By Brittany N. Cox,
Registered Investment Advisor at Nestlerode & Loy Investment Advisors
The days of working for one employer for 50 years with a pension and a token of service seem to be fading away for most Americans. Workers now migrate from one job to the next in search of fulfillment or more income. According to thebalancecareers.com, the average person changes jobs 12 times during their career while spending five years or less in every job. In January 2018, the Bureau of Labor Statistics reported the median tenure was 4.3 years for male employees and 4.0 years for females.
With job changes becoming more frequent, it’s important to know what you should do with your employer retirement plan when you change employers. Of course, there are different options to choose from. Most people roll their 401(k) over to an IRA in their own name. The benefit of this is having more investment options and more control for the owner. This option is helpful if a person frequently changes jobs and accumulates multiple plans which are hard to track. If they are all held in one account, they can be diversified easier and tracked in one place.
Many people forget about their old plan and simply leave it where it was. If this is preferable for your individual situation, you should be sure to know the costs to stay in the plan. Some 401(k) plans offer mutual funds with higher than average underlying fees and often the investment options are limited. One caveat to keep in mind is the “Rule of 55” which allows employees who are laid off, fired, or quit their job between the ages of 55 to 59½ to take money from their 401(k) without the assessment of the 10% early withdrawal penalty. Of course, this would still be a taxable distribution and the Rule of 55 only applies to your current 401(k) plan at your current employer, so leaving behind your account will not fall into the rule if you are below age 55.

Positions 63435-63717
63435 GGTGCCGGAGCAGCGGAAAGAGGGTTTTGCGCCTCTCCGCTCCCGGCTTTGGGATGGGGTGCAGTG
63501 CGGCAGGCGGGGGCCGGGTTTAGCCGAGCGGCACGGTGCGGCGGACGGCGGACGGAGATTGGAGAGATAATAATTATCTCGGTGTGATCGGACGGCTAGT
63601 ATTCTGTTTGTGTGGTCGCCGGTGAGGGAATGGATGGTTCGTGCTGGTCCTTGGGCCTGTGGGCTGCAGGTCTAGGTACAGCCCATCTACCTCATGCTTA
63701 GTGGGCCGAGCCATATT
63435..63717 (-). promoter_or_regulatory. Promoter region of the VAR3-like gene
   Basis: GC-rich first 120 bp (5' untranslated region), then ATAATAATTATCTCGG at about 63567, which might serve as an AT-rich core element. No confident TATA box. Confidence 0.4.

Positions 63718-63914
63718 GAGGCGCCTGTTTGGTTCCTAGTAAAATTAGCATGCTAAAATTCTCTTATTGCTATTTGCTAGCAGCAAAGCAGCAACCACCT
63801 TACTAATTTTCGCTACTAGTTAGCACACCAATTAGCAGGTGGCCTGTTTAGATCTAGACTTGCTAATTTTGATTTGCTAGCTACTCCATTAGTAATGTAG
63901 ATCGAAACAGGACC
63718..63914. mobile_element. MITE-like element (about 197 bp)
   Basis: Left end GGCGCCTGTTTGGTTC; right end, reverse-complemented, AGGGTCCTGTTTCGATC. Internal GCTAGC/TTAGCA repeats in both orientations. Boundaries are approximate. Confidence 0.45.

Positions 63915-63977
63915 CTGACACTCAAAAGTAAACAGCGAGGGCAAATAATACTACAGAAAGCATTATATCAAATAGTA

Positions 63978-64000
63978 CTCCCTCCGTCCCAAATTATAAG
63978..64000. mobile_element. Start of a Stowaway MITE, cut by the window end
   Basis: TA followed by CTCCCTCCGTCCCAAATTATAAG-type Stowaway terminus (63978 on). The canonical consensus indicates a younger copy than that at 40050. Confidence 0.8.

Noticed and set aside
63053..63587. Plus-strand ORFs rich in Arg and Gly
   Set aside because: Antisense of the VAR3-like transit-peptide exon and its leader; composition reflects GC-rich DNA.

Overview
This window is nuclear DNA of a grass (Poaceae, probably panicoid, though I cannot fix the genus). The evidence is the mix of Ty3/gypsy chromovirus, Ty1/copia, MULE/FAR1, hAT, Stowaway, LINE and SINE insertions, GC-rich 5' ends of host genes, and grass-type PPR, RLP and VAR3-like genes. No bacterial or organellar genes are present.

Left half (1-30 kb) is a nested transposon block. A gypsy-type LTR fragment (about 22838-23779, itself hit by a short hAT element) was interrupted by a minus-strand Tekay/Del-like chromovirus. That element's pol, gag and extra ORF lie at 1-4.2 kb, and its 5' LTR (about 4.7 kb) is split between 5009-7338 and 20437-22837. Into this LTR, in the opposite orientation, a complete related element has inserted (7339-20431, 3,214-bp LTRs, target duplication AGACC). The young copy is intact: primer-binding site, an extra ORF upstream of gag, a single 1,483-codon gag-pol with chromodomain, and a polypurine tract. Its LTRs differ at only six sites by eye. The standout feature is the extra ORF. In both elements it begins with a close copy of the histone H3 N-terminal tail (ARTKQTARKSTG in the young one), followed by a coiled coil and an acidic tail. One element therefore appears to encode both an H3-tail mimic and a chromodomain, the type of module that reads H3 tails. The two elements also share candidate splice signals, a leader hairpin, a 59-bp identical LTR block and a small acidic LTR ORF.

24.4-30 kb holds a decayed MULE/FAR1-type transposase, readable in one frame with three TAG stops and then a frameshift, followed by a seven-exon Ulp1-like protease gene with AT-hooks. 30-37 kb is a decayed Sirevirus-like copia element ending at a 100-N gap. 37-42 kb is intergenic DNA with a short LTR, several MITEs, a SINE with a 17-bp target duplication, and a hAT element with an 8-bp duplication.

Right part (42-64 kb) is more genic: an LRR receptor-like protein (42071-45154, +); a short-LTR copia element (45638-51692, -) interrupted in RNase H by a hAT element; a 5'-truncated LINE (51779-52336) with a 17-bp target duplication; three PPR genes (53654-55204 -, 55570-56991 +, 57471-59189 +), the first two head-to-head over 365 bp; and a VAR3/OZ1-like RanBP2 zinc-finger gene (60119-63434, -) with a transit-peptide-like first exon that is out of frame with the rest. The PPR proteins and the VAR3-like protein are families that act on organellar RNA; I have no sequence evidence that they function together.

One other option that I’ve recently heard a few of my friends talking about is cashing out their 401(k) plan when they change jobs. This is very rarely the best option available unless you are in a dire financial situation. According to a 2012 report by Transamerica Center for Retirement Studies, 25 percent of unemployed or underemployed workers cashed out their 401(k) plans. This number is astounding to me. When you cash out your 401(k) or IRA for a lump sum, you will owe taxes on the entire amount of the withdrawal, plus a 10% early withdrawal penalty if you are under 59½. This means for a person in the 20% tax bracket, their retirement account worth $200,000 will net them $140,000 cash.
One person I discussed this with said, “When I find a new job, I’ll just cash in my 401(k) to pay off my mortgage and live debt free.” This sounds like a great idea, living debt free in your 30s, right? Let’s dig deeper into the numbers. The typical interest rate for a mortgage today is approximately 4%. So, if you have a home mortgage for $180,000 at 4%, you’ll pay about $129,000 in interest over 30 years. Chances are, you’ve already paid some of this at the time of leaving your employer for a new job. However, if you invest that $180,000 for 30 years at an average market return rate of 6%, you’ll end up with about $1,033,828. So, the total cost of your mortgage for 30 years is about $309,000, but your retirement account could end up over $1 million. I would argue that most often it is not beneficial to use your retirement savings to pay off debt, even if you will start to contribute at your new job. The average market returns are higher than the interest rate on most loans.
The best option for an individual who is leaving or has left their employer is to sit down with a financial advisor and review their retirement plan. This will ensure you are making the right choice whether to roll your 401(k) assets into a new IRA, combine multiple 401(k)s into one IRA, leave the assets in the 401(k) plan, or use the cash for other things. Having a financial plan will help you see the bigger picture and keep your focus on the future and your goals. Cashing out your retirement plan could set your plan back and mean working longer to make up the lost returns.